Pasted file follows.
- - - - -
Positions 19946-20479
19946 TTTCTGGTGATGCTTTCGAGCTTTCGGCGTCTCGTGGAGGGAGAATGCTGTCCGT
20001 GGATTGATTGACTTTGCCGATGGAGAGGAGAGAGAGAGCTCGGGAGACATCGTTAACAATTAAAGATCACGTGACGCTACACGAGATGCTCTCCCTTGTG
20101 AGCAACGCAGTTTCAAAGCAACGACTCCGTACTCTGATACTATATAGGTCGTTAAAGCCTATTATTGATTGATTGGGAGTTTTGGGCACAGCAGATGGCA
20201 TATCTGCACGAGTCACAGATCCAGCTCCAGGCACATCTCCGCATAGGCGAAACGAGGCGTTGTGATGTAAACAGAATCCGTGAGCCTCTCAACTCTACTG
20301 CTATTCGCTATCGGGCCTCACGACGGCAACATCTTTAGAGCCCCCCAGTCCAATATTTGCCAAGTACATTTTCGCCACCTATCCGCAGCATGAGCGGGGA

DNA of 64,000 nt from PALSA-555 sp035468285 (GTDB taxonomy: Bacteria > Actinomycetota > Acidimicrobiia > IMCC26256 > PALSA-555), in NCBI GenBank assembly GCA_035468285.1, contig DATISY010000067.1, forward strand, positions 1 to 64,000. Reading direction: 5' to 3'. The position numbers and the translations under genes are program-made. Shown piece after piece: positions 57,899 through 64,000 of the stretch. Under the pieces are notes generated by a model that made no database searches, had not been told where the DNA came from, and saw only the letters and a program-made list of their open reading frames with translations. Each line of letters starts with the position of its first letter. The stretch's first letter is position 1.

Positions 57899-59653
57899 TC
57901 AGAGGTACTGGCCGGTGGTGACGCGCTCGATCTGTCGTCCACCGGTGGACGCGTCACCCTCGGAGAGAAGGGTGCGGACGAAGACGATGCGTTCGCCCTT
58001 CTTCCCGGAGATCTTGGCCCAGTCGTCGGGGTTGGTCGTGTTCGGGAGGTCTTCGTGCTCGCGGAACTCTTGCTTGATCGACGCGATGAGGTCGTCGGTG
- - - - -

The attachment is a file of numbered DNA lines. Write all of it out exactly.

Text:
Positions 19946-20479
19946 TTTCTGGTGATGCTTTCGAGCTTTCGGCGTCTCGTGGAGGGAGAATGCTGTCCGT
20001 GGATTGATTGACTTTGCCGATGGAGAGGAGAGAGAGAGCTCGGGAGACATCGTTAACAATTAAAGATCACGTGACGCTACACGAGATGCTCTCCCTTGTG
20101 AGCAACGCAGTTTCAAAGCAACGACTCCGTACTCTGATACTATATAGGTCGTTAAAGCCTATTATTGATTGATTGGGAGTTTTGGGCACAGCAGATGGCA
20201 TATCTGCACGAGTCACAGATCCAGCTCCAGGCACATCTCCGCATAGGCGAAACGAGGCGTTGTGATGTAAACAGAATCCGTGAGCCTCTCAACTCTACTG
20301 CTATTCGCTATCGGGCCTCACGACGGCAACATCTTTAGAGCCCCCCAGTCCAATATTTGCCAAGTACATTTTCGCCACCTATCCGCAGCATGAGCGGGGA

DNA of 64,000 nt from PALSA-555 sp035468285 (GTDB taxonomy: Bacteria > Actinomycetota > Acidimicrobiia > IMCC26256 > PALSA-555), in NCBI GenBank assembly GCA_035468285.1, contig DATISY010000067.1, forward strand, positions 1 to 64,000. Reading direction: 5' to 3'. The position numbers and the translations under genes are program-made. Shown piece after piece: positions 57,899 through 64,000 of the stretch. Under the pieces are notes generated by a model that made no database searches, had not been told where the DNA came from, and saw only the letters and a program-made list of their open reading frames with translations. Each line of letters starts with the position of its first letter. The stretch's first letter is position 1.

Positions 57899-59653
57899 TC
57901 AGAGGTACTGGCCGGTGGTGACGCGCTCGATCTGTCGTCCACCGGTGGACGCGTCACCCTCGGAGAGAAGGGTGCGGACGAAGACGATGCGTTCGCCCTT
58001 CTTCCCGGAGATCTTGGCCCAGTCGTCGGGGTTGGTCGTGTTCGGGAGGTCTTCGTGCTCGCGGAACTCTTGCTTGATCGACGCGATGAGGTCGTCGGTG